Cash predicts five more years of soft market
A former insurance boss, who now heads the public-funded agency designed to grow international business, has predicted five more years of soft rates for Bermuda reinsurers.
And Bermuda Business Development Agency chairman David Cash also identified three areas of new potential growth for the Bermuda insurance market.
Sharing his vision with industry leaders at the Insurance Day Summit last week, Mr Cash said just moderate success in these three areas would make the Bermuda market “wildly successful”.
They include developing more business from China, expanding the Island's life reinsurance market and growing more business from firms that are interested in asset-driven strategies, instead of underwriting-driven strategies.
Mr Cash said: “I think there is a genuine opportunity to have China look at Bermuda as an important market for reinsurance and develop a relationship for them around reinsurance to be used to bring other kinds of business to the Island from China — much the same way Japanese companies have come to use Bermuda.”
Looking at today's trends, he said overcapacity and less demand is a recipe for reduced pricing. His agency's concern is that it undermines the level of employment in Bermuda. But more companies are still arriving in Bermuda. He sees opportunities for these companies.
He said: “Successful companies find a way to create new demand for their products. And at the moment, P&C [property and casualty] companies in particular are struggling with that. But I think there is an opportunity for Bermuda to play an even bigger role in the market than it is today.
“The US life insurance industry is enormous. It has something like $1 trillion worth of policies — maybe $2 trillion if you include annuity reserves.
“And all those businesses are essentially forced to hold income in highly rated, fixed income instruments. The point is that it is very hard for them to improve their asset returns. They can't easily move those assets to higher-yielding instruments without incurring pretty prohibitive capital charges from their regulators and other agencies.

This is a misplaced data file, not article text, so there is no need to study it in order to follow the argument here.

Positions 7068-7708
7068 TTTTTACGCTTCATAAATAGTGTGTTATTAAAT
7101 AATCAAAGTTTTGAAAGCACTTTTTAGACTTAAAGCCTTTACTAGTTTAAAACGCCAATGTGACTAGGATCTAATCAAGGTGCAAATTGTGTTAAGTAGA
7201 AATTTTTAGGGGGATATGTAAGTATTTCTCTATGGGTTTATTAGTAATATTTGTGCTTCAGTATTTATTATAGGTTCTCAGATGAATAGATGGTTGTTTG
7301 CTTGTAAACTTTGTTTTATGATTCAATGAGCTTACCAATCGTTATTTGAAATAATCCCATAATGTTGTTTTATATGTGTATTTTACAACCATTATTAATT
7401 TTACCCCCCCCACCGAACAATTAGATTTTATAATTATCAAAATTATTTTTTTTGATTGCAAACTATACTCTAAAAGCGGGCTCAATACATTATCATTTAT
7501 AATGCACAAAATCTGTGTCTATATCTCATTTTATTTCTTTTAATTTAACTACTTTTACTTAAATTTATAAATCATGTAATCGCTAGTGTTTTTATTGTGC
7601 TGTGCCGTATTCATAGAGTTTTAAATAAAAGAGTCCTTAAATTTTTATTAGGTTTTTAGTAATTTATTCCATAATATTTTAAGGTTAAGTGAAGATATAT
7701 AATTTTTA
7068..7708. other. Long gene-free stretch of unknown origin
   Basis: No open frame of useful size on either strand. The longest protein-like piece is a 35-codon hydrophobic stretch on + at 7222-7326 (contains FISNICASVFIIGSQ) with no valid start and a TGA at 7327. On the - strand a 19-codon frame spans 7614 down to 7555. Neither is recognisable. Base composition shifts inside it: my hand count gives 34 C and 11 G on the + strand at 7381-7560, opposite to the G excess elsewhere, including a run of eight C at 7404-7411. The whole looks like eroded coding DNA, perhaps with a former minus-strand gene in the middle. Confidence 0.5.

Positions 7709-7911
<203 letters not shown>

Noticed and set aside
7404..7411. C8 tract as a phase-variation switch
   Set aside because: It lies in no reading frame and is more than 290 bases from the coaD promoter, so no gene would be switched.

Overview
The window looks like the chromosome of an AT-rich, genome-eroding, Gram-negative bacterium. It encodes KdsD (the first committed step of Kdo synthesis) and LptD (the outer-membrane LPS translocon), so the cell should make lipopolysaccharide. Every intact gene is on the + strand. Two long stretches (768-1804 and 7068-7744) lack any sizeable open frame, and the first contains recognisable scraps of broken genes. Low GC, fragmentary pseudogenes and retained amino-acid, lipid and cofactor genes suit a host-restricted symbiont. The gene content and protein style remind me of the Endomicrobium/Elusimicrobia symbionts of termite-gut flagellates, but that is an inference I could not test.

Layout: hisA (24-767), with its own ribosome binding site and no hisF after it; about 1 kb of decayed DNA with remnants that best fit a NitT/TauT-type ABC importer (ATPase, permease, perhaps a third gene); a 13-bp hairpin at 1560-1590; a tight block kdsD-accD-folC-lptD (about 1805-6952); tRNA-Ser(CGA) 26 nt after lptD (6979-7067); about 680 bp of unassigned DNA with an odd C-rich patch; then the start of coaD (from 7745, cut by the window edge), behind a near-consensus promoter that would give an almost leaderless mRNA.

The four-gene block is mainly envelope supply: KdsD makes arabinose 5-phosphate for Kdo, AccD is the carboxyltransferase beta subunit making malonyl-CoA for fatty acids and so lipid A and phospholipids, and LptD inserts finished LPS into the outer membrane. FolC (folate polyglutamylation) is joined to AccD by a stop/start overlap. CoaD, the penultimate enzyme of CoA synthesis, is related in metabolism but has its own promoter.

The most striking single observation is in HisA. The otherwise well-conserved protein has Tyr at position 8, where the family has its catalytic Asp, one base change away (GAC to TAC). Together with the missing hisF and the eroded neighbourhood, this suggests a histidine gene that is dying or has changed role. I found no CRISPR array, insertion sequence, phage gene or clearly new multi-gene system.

“But it seems to me that insurance companies in Bermuda have perhaps more capital — and strategies to organise around alternative assets. They could be good partners for those life companies.”
And beyond that sector, he said the market had to look at products outside of the traditional P&C products. And without that, the persistent soft market will remain.
“It will be here for three years, four years,” he said. “If you don't see any real change in the products we sell or an increasing demand for our existing products, the soft market won't disappear. My best guess is that in five years time, there will still be a soft market.”
Mr Cash also believes that the Bermuda market has a real opportunity to significantly grow its life reinsurance business.
“It's probably not well known in this room,” he told a room of executives from insurers and reinsurers, “but the largest reinsurer in Bermuda is a life reinsurer, Athene (Life Re Ltd).
“Athene has something approaching $60 billion in of assets on their balance sheet. It is far bigger than the other Bermuda reinsurers.
“But it only scratches the surface of the life industry. I have no reason not to believe that the Bermuda life reinsurance business space couldn't be hundreds of billions of dollars of assets. And I think Bermuda is well positioned to do something in that space.”
He also said: “The emerging model, the alternative asset management model for reinsurance, I think is a valid one.
“The rating agencies are trying to make sense of that space. They probably say they are going to be careful, going forward.
“It is very reasonable to expect that some of the companies we see today that are experimenting with asset driven strategies, as much as underwriting driven strategies, will come to be a part of the market.
“And Bermuda, more so than any other market or domicile, is a place where you can do those things. The opportunity is there. If we are successful moderately in those three things, Bermuda will be wildly successful.”